Here are some sights from the real thing which have an inspirational impact on my Z Scale modelling.


Birmingham Ala
13 November 2019

CSX rebuilt EMD GP38-3 #2046 is switching tracks west of Railroad Park. The 19-acre park stretches from 14th Street to 18th Street along First Avenue South and lies immediately south of the Norfolk Southern and CSX rail lines through downtown Birmingham, providing various great opportunities to watch trains. The park is a public facility, owned by the City of Birmingham and managed by the non-profit Railroad Park Foundation.

  CSX GE ES44AC-H (built in April 2012) and GE ES44DC (built in July 2007) pull a long string of empty coal hoppers due east past the viewing areas at the western corner of Railroad Park.

The eastern corner of the park offers better (i.e. unobstructed) views, but on this day a string of empty 73' centerbeam flatcars sitting on the track closest to the park was proving otherwise.

  Union Pacific GE AC45CCTE #7377 is playing peek-a-boo as it brings up a double stack container train together with UP GE ES44AC-H #8138 (the UP units are so-called "run through power" as UP doesn't actually reach into Alabama).

This eastbound train is partly obscured by a string of empty 73' centerbeam flatcars sitting on the track closest to the park's viewing area.



Bluefield WV
1 November 2019

Rebuilt EMD SD60E #6918 is waiting in Bluefield Yard for its next call of duty with one of two Norfolk Southern track geometry trains. This one is formed of NS #38 (rebuilt from NW SD40 #1620), aka "the Brick", which contains sensing and measuring equipment for track geometry and rail profile as well as the the power supply for itself and NS Research Car #36 (at the rear),which houses the recording and processing equipment for the data supplied by NS #38.




Across the yard tracks, three locomotives sit in front of the Bluefield Locomotive Shop: GE ES44AC #8175 (left), GE ET44AC #3615 (centre), and GE ES44AC #8138 (right).





Norfolk Southern GE ES44AC #8170 and EMD GP38AC #4140 head a long coal drag from the West Virginia coalfields to tidewater.

Video of this scene




C&O Railway Heritage Center
Clifton Forge, Va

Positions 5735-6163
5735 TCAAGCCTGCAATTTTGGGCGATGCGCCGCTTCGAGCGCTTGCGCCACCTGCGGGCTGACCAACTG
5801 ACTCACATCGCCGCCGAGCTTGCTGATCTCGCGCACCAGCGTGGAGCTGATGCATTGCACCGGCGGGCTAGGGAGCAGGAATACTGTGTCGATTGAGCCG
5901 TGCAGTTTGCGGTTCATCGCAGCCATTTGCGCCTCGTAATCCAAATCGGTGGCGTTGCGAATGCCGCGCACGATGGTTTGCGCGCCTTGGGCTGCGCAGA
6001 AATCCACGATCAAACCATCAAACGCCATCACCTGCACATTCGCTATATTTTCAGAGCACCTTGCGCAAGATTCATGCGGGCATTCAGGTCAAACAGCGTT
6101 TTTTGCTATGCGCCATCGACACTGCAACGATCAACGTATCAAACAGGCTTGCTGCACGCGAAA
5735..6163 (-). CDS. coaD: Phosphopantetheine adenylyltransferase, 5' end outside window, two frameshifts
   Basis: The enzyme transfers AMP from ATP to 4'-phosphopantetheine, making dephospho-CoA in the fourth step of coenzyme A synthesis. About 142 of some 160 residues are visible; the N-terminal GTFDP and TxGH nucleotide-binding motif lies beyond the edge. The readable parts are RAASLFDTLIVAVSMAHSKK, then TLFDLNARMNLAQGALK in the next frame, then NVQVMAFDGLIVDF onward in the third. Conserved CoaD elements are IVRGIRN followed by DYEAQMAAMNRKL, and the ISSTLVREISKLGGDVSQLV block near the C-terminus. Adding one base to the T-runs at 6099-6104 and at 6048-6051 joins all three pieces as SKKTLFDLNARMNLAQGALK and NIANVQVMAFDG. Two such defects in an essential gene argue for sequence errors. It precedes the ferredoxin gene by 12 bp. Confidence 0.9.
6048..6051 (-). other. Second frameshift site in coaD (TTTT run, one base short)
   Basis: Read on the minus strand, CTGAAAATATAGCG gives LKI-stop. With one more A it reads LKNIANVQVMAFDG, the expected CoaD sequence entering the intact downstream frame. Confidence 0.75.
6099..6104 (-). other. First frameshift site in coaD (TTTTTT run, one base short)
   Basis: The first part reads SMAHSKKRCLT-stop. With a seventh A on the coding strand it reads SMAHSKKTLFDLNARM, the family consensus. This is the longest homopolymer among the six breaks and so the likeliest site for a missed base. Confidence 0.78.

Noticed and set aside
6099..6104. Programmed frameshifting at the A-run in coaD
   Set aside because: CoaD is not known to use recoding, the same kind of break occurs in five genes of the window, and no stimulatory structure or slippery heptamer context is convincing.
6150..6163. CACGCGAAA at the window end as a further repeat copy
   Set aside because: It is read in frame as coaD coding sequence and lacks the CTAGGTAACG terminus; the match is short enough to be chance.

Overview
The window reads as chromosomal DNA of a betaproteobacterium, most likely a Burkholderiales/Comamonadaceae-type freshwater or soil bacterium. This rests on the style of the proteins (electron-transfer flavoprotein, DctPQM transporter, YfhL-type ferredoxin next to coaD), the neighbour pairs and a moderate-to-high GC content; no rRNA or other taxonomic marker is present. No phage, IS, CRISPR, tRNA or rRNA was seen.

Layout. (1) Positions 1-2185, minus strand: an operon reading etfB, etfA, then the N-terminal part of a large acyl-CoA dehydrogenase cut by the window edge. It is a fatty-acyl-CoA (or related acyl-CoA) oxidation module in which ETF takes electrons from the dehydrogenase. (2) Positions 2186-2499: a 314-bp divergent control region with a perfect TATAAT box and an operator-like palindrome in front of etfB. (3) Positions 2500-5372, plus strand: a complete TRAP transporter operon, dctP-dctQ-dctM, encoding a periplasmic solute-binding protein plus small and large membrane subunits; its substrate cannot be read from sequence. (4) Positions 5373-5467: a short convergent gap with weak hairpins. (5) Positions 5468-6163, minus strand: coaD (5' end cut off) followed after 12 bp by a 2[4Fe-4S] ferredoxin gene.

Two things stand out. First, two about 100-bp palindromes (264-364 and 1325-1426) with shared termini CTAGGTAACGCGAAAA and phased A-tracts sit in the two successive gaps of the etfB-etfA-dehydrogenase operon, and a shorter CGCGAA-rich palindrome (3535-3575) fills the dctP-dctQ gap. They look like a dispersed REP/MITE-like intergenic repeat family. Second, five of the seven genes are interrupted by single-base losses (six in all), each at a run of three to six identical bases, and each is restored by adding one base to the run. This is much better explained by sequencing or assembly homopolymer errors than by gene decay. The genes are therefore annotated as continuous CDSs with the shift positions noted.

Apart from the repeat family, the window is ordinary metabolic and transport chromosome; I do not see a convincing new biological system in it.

31 October 2019

Clifton Forge Va was once an important place on the C&O, with a large shop facility for the overhaul and repair of locomotives and a large classification yard. Locomotives were serviced and readied for the trip West over the Alleghany Mountains and East over the Blue Ridge Mountains, as well as down the James River. It was also home to the division headquarters for the region. Today, Clfton Forge still has a railroad yard, although greatly diminished in importance and size since the demise of the C&O, even though two railroads - C&O successor CSX and shortline Buckingham Branch RR - still run into town.

Occupying a space which once was part of the massive Clifton Forge yard, the Chesapeake & Ohio Historical Society today runs the C&O Railway Heritage Center, an outdoor and indoor museum which features several fully restored locomotives and rolling stock.


  C&O 4-8-4 Greenbrier type steam locomotive No. 614 was built by Lima Locomotive Works in June of 1948.

Used on regular C&O passenger trains until 1952, the locomotive continued to run after that date pulling special excursion trains.


Two diesel locomotives are also on display: C&O road switcher GP7 No. 6858 (built by General Motors Electro-Motive Division in 1952 and largely restored to its as-delivered appearance), and road freight SD40 C&O No. 7534 (built in 1971 and in use until 2017 on C&O, C&O/B&O, Chessie System, and CSX and restored to its 1971 original appearance).






C&O successor CSX's tracks run right by the Heritage Center, and there's a good chance of seeing several trains run past whilst visiting (click image to play video).



More information on the C&O Heritage Center, including opening times, is available from its website; the Museum is loacted at 312 E Ridgeway St, Clifton Forge VA 24422, which is only a few minutes off Interstate 64 - and a must-see if you are in the region.

All images on this page are (c) Adrian Wymann



page created 14 December 2019
page updated 27 March 2020